A federal judge on Wednesday dismissed [opinion, PDF] two lawsuits brought by Kaspersky lab, a Russian-based software company whose products have been banned from US government use, seeking to overturn these bans.
Judge Colleen Kollar-Kotelly for the US District Court for the District of Columbia [official website] dismissed the two complaints, one for failure to state a claim, and the other for lack of standing.
Up until late 2017, Kaspersky Lab’s cybersecurity products were used in a number of federal government agencies. Following concerns of Russian cyber activity against the US, the Department of Homeland Security issued a Binding Operative Directive (BOD) on September 13, 2017, that required all federal departments to remove Kaspersky Lab products from their systems within 90 days. Soon after, Congress passed the National Defense Authorization Act for Fiscal Year 2018, prohibiting all federal government use of Kaspersky Lab products and services.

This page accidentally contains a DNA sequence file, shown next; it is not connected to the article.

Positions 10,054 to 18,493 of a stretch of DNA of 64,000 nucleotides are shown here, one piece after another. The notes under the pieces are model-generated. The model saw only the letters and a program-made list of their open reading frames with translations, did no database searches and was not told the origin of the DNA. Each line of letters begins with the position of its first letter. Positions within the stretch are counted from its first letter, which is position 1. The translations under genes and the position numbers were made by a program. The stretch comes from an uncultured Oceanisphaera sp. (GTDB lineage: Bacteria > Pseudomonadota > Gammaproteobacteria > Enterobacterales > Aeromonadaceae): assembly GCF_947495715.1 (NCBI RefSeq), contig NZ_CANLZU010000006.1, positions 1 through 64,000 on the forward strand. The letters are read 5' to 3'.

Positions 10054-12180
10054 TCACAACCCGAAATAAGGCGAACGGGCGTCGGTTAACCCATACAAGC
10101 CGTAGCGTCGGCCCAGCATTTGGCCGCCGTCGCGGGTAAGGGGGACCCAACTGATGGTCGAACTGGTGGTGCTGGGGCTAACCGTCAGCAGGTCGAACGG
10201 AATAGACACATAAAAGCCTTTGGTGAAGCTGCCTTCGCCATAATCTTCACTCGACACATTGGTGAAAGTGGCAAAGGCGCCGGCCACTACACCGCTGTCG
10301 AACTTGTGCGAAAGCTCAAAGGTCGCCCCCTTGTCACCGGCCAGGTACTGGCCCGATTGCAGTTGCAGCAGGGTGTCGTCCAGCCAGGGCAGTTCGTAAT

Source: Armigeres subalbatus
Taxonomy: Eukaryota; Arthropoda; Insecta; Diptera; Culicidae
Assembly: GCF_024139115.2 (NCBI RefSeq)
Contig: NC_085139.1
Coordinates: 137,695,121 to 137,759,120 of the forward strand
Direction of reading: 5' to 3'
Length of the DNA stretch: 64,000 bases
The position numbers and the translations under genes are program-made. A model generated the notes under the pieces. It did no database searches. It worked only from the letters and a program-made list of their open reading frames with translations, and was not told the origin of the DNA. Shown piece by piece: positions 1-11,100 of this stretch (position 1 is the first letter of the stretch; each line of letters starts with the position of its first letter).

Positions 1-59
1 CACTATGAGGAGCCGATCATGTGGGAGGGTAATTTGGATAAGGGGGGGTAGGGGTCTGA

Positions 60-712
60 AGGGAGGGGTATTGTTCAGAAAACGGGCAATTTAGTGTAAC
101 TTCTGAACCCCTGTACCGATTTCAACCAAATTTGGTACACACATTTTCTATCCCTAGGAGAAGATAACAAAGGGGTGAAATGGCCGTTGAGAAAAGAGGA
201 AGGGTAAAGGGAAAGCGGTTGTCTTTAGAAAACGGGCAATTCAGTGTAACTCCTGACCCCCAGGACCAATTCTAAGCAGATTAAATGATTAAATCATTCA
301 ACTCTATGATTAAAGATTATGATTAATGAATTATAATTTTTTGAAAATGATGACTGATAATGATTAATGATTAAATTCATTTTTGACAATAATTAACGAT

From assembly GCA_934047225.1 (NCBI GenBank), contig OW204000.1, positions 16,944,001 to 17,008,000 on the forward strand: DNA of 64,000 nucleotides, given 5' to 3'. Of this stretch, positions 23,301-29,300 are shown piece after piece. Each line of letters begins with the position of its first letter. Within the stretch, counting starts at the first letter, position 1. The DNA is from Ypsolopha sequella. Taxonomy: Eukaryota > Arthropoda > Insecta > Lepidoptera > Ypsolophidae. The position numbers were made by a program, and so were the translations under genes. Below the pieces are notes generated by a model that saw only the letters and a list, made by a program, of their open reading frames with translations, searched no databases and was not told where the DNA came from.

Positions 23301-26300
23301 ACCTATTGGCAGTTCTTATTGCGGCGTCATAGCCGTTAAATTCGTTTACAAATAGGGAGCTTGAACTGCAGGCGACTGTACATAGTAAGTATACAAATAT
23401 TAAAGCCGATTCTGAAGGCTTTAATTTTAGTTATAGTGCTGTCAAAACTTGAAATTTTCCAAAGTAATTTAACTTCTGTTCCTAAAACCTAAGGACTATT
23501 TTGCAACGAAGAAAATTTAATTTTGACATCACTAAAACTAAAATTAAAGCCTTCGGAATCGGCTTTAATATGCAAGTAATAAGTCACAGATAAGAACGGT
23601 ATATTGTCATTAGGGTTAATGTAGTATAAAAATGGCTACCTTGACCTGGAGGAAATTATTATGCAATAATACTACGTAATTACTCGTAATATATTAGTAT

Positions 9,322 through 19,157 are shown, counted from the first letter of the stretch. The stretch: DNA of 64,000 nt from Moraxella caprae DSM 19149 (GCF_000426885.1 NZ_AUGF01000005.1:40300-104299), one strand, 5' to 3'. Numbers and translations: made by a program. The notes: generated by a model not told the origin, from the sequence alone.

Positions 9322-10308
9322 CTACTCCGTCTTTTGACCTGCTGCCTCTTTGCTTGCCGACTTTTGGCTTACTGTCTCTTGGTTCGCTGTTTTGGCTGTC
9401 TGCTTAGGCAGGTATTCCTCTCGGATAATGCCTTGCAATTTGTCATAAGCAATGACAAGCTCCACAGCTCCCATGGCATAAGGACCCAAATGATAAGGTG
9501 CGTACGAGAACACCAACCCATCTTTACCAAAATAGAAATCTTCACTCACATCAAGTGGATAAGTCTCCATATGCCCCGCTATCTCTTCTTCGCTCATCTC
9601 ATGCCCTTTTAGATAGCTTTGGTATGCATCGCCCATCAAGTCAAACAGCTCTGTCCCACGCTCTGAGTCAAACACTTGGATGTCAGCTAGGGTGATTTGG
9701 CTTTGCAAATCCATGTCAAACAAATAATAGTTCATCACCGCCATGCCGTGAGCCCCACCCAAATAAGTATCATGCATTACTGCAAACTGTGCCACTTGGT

Kaspersky Lab filed suit claiming that the BOD violated the Administrative Procedures Act and the Due Process Clause of the Fifth Amendment, and a separate, second lawsuit claiming the NDAA’s ban was an “unconstitutional bill of attainder.” Kollar-Kotelly held Wednesday that Kaspersky had not plausibly alleged that the NDAA constitutes a bill of attainder, and that Kaspersky’s alleged harm caused by BOD “lacks any concrete value.”